Mitigation Update: COP 21 Carbon Footprint Released, CDM Provides Lessons Learned for Paris Agreement
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In December 2015, 196 Party delegations, plus countless observers, advisers, activists, non-governmental organizations (NGOs) and private companies gathered in Paris, France, to try to agree on a universally-agreeable path to addressing climate change.

But what immediate and direct effect on climate change did the 21st session of the Conference of the Parties to the UNFCCC (COP 21) itself have?

This Mitigation Update includes the recently announced total carbon footprint for the COP 21 event, highlights the role the Clean Development Mechanism (CDM) can have in shaping part of the Paris Agreement implementation and previews the focus on renewables the International Energy Agency (IEA) will have this year.

cop21_iea13 May 2016: In December 2015, 196 Party delegations, plus countless observers, advisers, activists, non-governmental organizations (NGOs) and private companies gathered in Paris, France, to try to agree on a universally-agreeable path to addressing climate change. But what immediate and direct effect on climate change did the 21st session of the Conference of the Parties to the UNFCCC (COP 21) itself have? This Mitigation Update includes the recently announced total carbon footprint for the COP 21 event, highlights the role the Clean Development Mechanism (CDM) can have in shaping part of the Paris Agreement implementation and previews the focus on renewables the International Energy Agency (IEA) will have this year.

COP 21’s Carbon Footprint

Forecasts for COP 21 suggested that the event’s carbon cost would total approximately 21,000 tonnes of carbon dioxide equivalent from emissions originating from French territory. On 7 April, the French Presidency announced that its concerted effort to reduce emissions on-site resulted in a final figure of 9,200 tonnes emitted on national territory. To offset these emissions, the French Presidency intends to fund a project in a developing country that reduces emissions. With long-distance travel included, the estimated total emissions for the event are 43,000 tonnes carbon dioxide equivalent. Carbon credits allocated by COP 21 partners will be used to offset the emissions associated with participants’ long-distance travel.

The Presidency also announced that 94% of the 16,000 tonnes of material used to build the 18,000-hectare site has been reused and that it received ISO 20121 certification for the sustainable management of the event, which included environmental, social and economic dimensions. The certification has never before been achieved for the management of an event of this magnitude. [French Presidency Press Release] [French Presidency Press Kit]

Learning from the CDM

The Paris Agreement devotes Article 6 to cooperative approaches, which may include internationally transferred mitigation outcomes as well as non-market approaches. The Article also establishes a mechanism to contribute to the mitigation of greenhouse gas (GHG) emissions and support sustainable development. With many of the rules, modalities and procedures for this mechanism yet to be defined, Parties have the opportunity to learn from the experience of the Clean Development Mechanism (CDM), which was established by the Kyoto Protocol.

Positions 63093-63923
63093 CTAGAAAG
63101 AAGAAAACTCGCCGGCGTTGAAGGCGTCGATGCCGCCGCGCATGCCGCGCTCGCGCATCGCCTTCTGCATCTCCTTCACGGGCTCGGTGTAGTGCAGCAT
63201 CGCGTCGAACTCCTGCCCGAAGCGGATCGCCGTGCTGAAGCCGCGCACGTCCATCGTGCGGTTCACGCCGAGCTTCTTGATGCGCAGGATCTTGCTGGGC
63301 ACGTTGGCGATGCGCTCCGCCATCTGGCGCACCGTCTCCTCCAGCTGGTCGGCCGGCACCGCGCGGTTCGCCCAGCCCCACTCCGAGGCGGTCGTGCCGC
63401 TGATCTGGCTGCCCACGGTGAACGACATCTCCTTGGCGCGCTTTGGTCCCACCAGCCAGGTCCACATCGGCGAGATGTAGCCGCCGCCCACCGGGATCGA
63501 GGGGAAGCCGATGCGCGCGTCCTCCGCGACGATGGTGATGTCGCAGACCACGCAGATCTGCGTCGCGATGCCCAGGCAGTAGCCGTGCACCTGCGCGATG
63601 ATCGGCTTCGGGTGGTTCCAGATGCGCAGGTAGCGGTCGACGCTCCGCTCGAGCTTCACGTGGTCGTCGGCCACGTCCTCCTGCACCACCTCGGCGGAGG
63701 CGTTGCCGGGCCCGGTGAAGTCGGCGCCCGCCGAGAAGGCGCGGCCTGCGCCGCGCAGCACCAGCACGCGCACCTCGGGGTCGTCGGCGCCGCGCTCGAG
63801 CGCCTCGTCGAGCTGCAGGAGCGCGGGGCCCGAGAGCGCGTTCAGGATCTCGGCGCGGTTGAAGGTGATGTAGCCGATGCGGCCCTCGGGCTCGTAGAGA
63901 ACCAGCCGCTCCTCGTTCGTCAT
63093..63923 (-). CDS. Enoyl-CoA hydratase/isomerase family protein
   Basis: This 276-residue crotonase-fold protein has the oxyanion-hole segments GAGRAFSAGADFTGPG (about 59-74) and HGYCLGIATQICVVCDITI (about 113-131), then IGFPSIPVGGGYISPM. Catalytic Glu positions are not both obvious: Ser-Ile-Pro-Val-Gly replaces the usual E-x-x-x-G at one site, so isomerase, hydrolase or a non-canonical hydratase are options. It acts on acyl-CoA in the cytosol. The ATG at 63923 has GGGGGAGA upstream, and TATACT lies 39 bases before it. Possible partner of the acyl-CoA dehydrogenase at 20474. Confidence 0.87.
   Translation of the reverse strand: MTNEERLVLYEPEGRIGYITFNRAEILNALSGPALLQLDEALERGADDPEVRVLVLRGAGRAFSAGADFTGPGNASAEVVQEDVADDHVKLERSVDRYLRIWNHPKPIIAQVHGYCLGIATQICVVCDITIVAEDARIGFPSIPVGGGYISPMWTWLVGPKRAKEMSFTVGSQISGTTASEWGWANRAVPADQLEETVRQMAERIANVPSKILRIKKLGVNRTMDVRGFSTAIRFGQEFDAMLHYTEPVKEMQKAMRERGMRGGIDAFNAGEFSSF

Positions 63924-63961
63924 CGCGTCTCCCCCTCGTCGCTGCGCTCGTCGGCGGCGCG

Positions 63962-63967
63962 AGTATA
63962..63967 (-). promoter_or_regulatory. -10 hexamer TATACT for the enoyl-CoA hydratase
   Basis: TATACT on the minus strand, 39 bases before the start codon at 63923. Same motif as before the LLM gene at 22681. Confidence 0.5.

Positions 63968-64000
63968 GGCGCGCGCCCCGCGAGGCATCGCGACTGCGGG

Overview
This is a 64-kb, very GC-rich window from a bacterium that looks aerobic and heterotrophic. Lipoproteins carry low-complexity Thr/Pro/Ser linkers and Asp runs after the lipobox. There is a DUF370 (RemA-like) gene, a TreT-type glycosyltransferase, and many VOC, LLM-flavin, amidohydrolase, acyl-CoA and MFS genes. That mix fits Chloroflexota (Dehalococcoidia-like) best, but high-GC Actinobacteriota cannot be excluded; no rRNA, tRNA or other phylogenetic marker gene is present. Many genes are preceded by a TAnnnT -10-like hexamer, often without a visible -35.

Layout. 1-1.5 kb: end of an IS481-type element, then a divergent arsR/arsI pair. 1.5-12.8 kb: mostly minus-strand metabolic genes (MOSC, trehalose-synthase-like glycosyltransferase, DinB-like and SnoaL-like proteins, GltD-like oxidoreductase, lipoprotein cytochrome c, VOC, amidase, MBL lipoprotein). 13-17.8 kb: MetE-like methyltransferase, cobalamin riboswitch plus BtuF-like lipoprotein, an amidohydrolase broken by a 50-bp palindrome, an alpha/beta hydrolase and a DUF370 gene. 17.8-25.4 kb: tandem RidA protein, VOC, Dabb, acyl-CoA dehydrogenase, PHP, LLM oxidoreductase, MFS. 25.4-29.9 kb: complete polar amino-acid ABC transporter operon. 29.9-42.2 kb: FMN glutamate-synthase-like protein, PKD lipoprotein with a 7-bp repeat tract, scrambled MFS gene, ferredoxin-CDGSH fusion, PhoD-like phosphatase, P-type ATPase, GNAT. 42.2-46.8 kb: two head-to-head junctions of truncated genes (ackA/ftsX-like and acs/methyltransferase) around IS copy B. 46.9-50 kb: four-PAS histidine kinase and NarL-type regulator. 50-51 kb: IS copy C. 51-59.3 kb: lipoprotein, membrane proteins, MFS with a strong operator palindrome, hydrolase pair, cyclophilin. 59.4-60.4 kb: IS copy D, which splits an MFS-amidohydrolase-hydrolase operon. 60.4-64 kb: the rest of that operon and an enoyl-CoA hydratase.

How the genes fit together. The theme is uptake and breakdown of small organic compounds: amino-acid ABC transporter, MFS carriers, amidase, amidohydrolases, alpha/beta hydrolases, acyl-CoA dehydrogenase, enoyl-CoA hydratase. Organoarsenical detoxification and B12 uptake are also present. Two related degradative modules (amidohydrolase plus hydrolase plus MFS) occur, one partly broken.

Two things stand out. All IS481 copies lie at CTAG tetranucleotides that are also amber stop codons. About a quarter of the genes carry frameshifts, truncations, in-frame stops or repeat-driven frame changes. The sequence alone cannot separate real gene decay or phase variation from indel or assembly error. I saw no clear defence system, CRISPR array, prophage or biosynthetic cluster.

UNFCCC Executive Secretary Christiana Figueres highlighted this point at the 89th CDM Executive Board meeting, noting previous experience with carbon markets will be invaluable to future work to implement the Paris Agreement. Since its inception, the CDM has registered 8,000 projects and programmes in more than 105 countries, resulting in the issuance of over 1.6 billion certified emission reductions (CERs). Each CER is a credit equivalent to one tonne of GHG emissions reduced or avoided.

The CDM experience in monitoring, reporting and verification (MRV), results-based financing and fostering transparency and predictability around climate finance instruments will be informative for developing the provisions laid out in Article 6. In addition to reflecting on lessons learned, the Executive Board approved a second methodology for aviation sector projects that reduce emissions from planes parked at airport gates and revised its first aviation methodology for emissions reductions from airplanes as they taxi into position. It also took up, inter alia, governance and management matters and case-specific rulings. The meeting convened from 9-13 May in Bonn, Germany. [UNFCCC Press Release] [CDM Executive Board Meeting Website]

IEA WEO Will Focus on Renewables

In planning their emission-reduction strategies for the energy sector, many governments are informed by the flagship publication of the IEA, the World Energy Outlook (WEO). IEA began gathering input for this year’s WEO at the end of April with over 100 experts gathering at a high-level workshop to discuss how renewables can best limit climate change, foster energy security and mitigate air pollution.

WEO 2016 will include an in-depth feature on challenges and opportunities for deployment of renewables for electricity as well as other uses. According to IEA Executive Director Fatih Birol, while the growing role of renewables in new electricity generation has been clear in recent editions of the WEO, IEA “must go beyond current and proposed policies – we need to advise policymakers on how to massively scale up renewables in order to achieve our common climate and development goals.”

During the workshop, held 29 April in Paris, France, participants analyzed the best policies, measures and investment environment required to accelerate the uptake of renewable energy technologies, working to clarify the key messages that should be highlighted for policymakers. WEO 2016 will be released on 16 November. [IEA Press Release]


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